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NZers To Join Round The World Albatross Expedition

NZers To Join Round The World Albatross Expedition

July 27, 2003 - Wellington


New Zealanders to join round the world albatross expedition

Two New Zealanders will be joining one of Britain's most experienced sailors on a Round the World sailing expedition to highlight the plight of the albatross. Forest and Bird staff member Carol Knutson and member Brent Stephenson will be joining renowned sailor John Ridgway on the Pacific legs of his round the world expedition.

New Zealand is the albatross capital of the world.

John Ridgeway left from the remote, north-west of Scotland today New Zealand time, at the start of a year long expedition to report and film illegal fishing operations that are pushing 17 of the world's 21 albatross species to the brink of extinction.

Ridgway will highlight the plight of albatrosses whose numbers have plummeted since longline fishing methods were introduced in the 1980s, a technique especially favoured by pirate fishing vessels. More than 300,000 birds, including 100,000 albatrosses, are lured onto baited hooks each year, either drowning or dying of their injuries. Ridgway wants pirate boats, many flying under flags of convenience, banned and international action to close down their black market in fish.

Ridgway's trip will be made up of seven legs, each one highlighting the predicament of different albatross species. Sailing via Spain's Canary Islands to Cape Town, he will then track east in the Southern Ocean, following the westerly-wind driven route of the Wandering Albatross. This will take him to Melbourne and Wellington in New Zealand, and then on to Port Stanley in the Falklands, South Georgia and Gough Island - which lies in mid-Atlantic 1,600 miles off the South African coast - before returning to London from Cape Town, next July.

Carol Knutson will join the voyage on the Melbourne to Wellington leg and Brent Stephenson will join the voyage on the Wellington to Falklands leg. The expedition aims to arrive in Wellington in December.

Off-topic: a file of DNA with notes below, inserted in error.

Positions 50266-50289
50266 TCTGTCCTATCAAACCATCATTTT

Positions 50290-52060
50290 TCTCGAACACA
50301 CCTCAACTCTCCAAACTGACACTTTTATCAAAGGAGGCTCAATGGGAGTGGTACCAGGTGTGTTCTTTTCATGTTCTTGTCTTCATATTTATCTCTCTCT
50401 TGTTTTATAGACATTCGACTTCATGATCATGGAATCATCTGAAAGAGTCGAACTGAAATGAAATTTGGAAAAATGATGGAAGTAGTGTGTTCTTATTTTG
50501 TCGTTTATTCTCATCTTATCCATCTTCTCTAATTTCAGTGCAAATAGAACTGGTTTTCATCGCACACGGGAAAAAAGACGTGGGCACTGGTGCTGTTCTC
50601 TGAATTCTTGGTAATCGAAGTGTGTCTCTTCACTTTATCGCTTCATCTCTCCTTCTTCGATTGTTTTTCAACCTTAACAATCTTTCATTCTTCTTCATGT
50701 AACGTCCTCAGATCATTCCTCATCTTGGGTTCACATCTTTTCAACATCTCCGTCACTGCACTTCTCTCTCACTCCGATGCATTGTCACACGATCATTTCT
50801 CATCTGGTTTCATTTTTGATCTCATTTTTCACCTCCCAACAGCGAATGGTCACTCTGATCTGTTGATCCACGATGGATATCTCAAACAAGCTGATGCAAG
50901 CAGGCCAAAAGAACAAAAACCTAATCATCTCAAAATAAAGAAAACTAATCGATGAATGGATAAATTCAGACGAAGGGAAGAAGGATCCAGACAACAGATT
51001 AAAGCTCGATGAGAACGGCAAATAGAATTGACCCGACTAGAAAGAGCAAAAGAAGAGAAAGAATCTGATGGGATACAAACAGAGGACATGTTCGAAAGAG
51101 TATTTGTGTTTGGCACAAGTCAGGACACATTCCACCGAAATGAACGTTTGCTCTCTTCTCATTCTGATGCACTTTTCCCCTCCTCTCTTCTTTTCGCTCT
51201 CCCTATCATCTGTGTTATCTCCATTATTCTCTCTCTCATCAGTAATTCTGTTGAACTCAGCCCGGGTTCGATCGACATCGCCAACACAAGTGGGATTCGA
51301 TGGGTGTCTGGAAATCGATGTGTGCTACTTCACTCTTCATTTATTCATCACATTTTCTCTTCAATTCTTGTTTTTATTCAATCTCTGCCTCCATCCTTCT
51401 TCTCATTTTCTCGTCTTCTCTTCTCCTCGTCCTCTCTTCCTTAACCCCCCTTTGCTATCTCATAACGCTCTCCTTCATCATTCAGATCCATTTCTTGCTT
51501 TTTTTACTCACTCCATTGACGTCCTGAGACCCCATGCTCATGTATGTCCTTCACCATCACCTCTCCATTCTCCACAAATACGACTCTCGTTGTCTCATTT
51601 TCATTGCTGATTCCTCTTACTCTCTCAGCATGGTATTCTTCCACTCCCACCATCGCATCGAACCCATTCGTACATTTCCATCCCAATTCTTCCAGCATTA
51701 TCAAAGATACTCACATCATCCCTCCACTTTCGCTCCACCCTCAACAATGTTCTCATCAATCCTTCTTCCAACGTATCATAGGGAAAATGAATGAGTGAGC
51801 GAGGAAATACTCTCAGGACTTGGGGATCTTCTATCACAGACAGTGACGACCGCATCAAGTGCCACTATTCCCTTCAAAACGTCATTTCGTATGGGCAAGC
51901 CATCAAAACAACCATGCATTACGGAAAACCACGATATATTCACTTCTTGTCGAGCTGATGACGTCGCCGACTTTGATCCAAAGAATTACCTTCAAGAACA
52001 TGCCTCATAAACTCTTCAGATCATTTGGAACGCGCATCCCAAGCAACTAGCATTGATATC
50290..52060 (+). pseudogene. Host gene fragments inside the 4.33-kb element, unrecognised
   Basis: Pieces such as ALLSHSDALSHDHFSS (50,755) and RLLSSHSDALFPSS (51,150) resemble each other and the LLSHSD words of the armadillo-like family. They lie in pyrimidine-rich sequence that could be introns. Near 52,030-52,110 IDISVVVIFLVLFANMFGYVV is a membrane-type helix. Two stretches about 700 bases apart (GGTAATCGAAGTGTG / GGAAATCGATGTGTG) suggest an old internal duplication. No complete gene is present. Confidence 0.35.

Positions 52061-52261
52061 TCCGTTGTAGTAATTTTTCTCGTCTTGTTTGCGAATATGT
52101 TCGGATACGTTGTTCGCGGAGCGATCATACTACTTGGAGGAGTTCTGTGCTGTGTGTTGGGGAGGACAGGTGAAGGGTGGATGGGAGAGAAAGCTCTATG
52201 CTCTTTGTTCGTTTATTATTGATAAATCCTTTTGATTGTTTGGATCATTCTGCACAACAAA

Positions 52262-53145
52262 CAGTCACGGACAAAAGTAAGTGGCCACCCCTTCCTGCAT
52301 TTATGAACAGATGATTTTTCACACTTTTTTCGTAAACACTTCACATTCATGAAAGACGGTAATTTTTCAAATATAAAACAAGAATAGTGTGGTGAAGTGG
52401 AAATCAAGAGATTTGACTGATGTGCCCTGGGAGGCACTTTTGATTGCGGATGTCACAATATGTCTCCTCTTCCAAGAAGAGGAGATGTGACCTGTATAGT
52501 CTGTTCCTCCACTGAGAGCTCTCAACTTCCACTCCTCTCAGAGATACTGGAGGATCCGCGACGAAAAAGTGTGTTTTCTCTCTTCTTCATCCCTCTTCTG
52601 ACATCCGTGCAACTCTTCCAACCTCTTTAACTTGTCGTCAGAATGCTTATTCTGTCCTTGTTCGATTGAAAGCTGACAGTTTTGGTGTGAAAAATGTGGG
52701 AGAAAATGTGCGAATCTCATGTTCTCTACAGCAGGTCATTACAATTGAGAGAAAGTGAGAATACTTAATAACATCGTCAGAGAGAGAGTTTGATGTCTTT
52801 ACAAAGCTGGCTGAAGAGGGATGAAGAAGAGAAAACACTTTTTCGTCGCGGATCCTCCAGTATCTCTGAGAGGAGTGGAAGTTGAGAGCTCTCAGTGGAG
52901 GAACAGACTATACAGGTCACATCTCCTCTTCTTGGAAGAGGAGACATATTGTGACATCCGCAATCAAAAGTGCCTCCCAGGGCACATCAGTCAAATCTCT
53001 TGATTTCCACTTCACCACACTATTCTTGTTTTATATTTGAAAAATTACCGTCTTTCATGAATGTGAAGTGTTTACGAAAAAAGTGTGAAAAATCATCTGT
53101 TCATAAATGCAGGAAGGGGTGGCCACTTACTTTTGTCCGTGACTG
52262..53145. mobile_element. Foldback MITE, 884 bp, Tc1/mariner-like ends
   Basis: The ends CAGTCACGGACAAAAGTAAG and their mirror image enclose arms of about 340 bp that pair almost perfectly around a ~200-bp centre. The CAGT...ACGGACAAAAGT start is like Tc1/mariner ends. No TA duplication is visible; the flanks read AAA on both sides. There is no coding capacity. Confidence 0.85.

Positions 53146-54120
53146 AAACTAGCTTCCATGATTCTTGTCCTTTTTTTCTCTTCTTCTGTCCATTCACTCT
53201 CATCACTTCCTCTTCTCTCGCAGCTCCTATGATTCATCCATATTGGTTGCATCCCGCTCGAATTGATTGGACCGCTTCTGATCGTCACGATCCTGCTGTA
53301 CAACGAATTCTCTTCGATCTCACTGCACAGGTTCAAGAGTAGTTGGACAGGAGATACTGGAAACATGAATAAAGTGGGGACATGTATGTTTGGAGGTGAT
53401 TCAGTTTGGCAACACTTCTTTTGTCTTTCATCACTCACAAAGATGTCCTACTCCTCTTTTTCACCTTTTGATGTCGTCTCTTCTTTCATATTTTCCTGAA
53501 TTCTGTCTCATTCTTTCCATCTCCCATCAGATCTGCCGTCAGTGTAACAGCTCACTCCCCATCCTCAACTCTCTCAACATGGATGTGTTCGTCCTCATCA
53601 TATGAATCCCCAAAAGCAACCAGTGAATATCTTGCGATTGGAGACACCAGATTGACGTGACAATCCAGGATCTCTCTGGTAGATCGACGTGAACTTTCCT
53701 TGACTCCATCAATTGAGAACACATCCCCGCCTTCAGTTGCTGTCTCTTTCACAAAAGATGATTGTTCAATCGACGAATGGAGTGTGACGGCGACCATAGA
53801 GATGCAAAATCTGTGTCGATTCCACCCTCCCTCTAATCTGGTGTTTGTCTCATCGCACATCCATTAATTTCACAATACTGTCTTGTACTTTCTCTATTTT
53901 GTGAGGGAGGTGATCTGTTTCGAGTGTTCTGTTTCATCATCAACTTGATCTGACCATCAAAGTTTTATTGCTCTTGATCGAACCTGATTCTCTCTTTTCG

John's wife, Marie-Christine, also a sailor and author, will be on board with him, alongside volunteers.

Longline fishing poses the greatest threat to the future of albatross species. Up to a billion baited hooks are deployed each year by the world's longline fleets. Lines up to 80 miles (130 km) long are used to catch Bluefin Tuna and Patagonian Toothfish, both of which are also endangered. Pirate ships are seizing the opportunity in poorly policed waters to ignore mitigation measures while fish stocks last.

The Amsterdam Albatross is the most threatened species with just 90 left in the world. Of those, only 13 pairs breed in any one year. Other seabirds are also at risk, particularly the Spectacled Petrel, of which up to 1,000 die annually on longline hooks out of an estimated total global population of 2,500 - 10,000.

Ridgway's expedition has the support of BirdLife International's 'Save the Albatross' campaign. [2,3] Forest and Bird is the New Zealand associate in BirdLife's global network of bird conservation organisations and will welcome English Rose VI in Wellington when it arrives.


1) Photographs of albatross species and petrels, and of the harm longline fishing can cause seabirds are available upon request. Forest and Bird will endeavour to make available photographs of the launch.

2) BirdLife International is a global alliance of conservation organisations working in more than 100 countries who, together, are the leading authority on the status of birds, their habitats and the issues and problems affecting bird life.

3) For details of BirdLife International's Save the Albatross campaign, please visit: http://savethealbatross.birdlife.org

4) Their yacht, English Rose VI, will have satellite links and the expedition will have its own website, www.savethealbatross.org. The BBC is planning to film most of the journey.

Barry Weeber Senior Researcher Royal Forest and Bird Protection Society PO Box 631 Wellington New Zealand Phone 64-4-385-7374 Fax 64-4-385-7373 www.forest-bird.org.nz

© Scoop Media

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